"You can't deny a parent the right to go to their school board if there is a legal question over retention," he said.
But supporters of the governor's plan say that the opponents are mischaracterizing the bill, and that the appeals process gives school districts the flexibility to consider all indicators of a child's performance.
"We think that there may be circumstances where the child needs to be passed on even if they haven't passed the test," said Tom Upchurch, the president of the Georgia Partnership for Excellence in Education, a nonprofit organization that pushes for higher standards.
Chances To Improve
Supporters also say they believe Gov. Barnes' approach would give students who were struggling the extra help they needed to improve. And while tests given before 3rd grade won't be used for promotion decisions, they are intended to give educators information about which students need attention, defenders of the plan say.
Last year's school improvement law created an early-intervention program, which sets the teacher-pupil ratio at 1-to-11 in the primary grades for children who are performing below grade level.
In addition, the A-Plus Education Reform Act of 2000 provided 20 extra days of instruction for the 10 percent of a school's enrollment deemed to need the most help. Those days can be used for summer school, after-school programs, and Saturday classes.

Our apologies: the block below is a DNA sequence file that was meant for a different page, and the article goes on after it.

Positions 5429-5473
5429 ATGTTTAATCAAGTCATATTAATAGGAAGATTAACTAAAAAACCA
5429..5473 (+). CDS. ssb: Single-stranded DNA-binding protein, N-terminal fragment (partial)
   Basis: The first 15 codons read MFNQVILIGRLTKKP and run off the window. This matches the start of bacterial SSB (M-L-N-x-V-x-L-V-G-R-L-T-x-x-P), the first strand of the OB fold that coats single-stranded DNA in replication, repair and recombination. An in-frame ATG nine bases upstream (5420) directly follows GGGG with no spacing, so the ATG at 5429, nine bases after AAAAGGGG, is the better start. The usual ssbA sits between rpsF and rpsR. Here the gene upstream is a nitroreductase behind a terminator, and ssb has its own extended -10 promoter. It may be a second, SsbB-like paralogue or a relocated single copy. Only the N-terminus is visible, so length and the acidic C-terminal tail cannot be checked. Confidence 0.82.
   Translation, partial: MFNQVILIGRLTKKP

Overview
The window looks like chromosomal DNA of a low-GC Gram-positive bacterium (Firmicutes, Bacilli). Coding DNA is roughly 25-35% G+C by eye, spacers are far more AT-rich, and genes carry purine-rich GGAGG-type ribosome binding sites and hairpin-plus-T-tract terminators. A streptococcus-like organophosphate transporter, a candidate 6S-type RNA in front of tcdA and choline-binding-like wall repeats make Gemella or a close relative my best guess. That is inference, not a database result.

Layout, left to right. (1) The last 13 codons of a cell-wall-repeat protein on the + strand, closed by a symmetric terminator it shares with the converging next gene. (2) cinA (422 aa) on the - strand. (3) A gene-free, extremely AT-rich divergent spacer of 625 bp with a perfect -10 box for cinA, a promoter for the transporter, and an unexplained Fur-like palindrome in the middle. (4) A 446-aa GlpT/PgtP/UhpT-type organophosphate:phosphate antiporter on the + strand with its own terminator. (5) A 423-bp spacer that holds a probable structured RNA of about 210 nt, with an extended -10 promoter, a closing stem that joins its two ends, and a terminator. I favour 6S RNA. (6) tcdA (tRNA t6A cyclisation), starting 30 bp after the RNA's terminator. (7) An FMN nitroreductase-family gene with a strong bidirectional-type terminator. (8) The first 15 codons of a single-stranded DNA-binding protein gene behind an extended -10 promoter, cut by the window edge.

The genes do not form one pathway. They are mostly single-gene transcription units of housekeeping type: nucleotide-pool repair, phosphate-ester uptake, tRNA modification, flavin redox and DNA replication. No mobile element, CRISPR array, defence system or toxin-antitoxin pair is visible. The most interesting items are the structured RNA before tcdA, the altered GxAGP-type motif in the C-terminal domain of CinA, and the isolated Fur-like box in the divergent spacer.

This year, the governor recommended $327 million for the early-intervention program, which includes $82 million to extend it to grades 4 and 5.
This year's bill also says that the 10 percent of students chosen to receive 20 more days of instruction could be drawn from the entire pool of students districtwide, as the district saw fit, rather than drawing 10 percent of each individual school.
While that change would give districts more flexibility, Mr. Noble said he believes that in some systems, the percentage of children served by the program needs to increase.
"We think some districts, like Atlanta, will need a high-priority designation," the teachers' association president said.
To address the concerns raised during the hearings, the Senate approved a last-minute amendment, sponsored by Sen. David Scott, an Atlanta Democrat. The amendment would mandate that schools provide the early- intervention program and identify children needing help as early in the school year as possible—and not wait until after the results of the first test.
While Mr. Kintisch described Mr. Scott's amendment as a "breakthrough," he said he still hoped to see more changes in the legislation during the conference committee's deliberations.
Vol. 20, Issue 27, Pages 21,24